I shared this on The Lasting Supper
and I thought I'd share it with you guys as well.
I've developed a workshop on questions. I show my many cartoons on powerpoint while I talk about what I think are different questions. I use the analogy of a doorway with hinges to represent the three kinds of questions:
- closed: These questions have yes or no answers. They are the questions with simple answers that children love. Is there a God? Is there a heaven? Am I saved? Did Jonah really get swallowed by a whale? Yes or no. You can't stay here. It is only the first step.
- swinging: These questions are ambiguous. They are a step removed from closed questions. This represents a very anxious time for people as the firm categories in their minds begin to get challenged. Is this person who is so good and gracious but isn't a Christian still going to Hell? If we have concluded it is unjust to condemn homosexuals, then what does the bible have to say about morality in our time? These questions are disruptive and begin to open the mind to mystery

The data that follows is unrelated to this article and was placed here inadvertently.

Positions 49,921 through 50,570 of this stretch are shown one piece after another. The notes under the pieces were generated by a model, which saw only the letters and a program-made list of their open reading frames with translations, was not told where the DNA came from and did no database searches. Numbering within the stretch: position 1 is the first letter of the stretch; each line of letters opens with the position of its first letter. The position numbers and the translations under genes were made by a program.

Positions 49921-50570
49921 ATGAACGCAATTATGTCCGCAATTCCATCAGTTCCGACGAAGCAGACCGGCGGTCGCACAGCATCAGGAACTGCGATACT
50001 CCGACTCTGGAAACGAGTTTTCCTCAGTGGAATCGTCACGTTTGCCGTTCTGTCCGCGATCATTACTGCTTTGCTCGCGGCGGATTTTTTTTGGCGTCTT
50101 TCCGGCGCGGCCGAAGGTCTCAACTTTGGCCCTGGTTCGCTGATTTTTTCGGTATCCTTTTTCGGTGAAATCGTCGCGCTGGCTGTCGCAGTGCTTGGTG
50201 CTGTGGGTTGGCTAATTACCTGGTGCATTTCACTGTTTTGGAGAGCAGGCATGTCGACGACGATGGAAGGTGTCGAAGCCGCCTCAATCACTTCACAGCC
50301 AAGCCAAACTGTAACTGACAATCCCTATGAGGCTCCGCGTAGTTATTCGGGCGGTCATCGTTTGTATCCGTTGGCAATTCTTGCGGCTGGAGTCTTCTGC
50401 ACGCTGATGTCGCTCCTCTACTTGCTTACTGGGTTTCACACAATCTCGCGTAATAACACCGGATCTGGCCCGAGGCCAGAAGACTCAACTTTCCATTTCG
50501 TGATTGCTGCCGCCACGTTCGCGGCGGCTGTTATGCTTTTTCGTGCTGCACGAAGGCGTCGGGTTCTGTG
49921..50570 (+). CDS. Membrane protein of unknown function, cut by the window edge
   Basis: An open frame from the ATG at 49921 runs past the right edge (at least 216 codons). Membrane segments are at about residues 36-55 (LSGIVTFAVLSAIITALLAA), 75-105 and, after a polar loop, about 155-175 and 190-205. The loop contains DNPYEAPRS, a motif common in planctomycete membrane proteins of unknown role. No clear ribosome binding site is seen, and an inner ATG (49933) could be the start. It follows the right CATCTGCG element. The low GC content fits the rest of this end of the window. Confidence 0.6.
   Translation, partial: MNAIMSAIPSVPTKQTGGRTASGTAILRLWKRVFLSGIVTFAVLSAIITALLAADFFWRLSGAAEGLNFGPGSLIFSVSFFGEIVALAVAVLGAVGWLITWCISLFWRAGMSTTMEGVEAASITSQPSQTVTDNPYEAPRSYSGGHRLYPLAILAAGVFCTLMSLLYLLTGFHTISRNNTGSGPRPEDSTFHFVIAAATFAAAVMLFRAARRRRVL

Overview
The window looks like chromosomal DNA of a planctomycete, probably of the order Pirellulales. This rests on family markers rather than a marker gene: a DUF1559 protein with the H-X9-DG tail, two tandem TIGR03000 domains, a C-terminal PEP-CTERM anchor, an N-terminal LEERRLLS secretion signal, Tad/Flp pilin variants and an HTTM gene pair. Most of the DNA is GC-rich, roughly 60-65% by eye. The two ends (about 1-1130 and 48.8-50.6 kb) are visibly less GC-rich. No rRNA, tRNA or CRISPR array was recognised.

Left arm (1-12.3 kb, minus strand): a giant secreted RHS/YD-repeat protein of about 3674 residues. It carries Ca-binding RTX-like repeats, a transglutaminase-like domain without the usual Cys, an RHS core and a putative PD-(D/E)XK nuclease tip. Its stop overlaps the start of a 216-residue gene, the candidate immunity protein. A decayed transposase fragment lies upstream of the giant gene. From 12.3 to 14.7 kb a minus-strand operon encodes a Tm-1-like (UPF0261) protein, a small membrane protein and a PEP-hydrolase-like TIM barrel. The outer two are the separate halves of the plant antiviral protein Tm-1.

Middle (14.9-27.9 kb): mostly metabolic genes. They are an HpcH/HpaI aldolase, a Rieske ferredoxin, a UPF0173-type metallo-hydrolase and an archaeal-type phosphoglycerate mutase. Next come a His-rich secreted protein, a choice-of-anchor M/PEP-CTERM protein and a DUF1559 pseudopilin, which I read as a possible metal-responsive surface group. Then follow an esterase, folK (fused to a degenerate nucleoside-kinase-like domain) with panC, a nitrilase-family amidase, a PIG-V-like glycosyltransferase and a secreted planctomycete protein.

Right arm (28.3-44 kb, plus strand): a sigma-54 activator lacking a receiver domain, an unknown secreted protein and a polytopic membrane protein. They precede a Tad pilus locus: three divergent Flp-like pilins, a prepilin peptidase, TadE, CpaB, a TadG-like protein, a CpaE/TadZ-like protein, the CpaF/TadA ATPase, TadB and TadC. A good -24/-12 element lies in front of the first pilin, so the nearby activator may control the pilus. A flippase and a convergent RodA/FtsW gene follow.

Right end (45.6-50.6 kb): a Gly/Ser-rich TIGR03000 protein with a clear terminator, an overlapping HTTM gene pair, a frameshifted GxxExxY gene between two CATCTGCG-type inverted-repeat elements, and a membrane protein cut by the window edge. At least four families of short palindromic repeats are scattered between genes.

- open: These questions are without a clear answer. They are open precisely because they continually let the air of mystery in. There is no yes or no answer, but neither are they filled with anxiety. What does it mean if there's no God "up there"? Are the Buddhists right that the soul is a mental construct of the ego? If there is such a thing as immortality, what does it look like? The mature understand that these questions don't need answers. They are comfortable with the mystery and experience a peace that transcends certainty.
Where do you find yourself right now?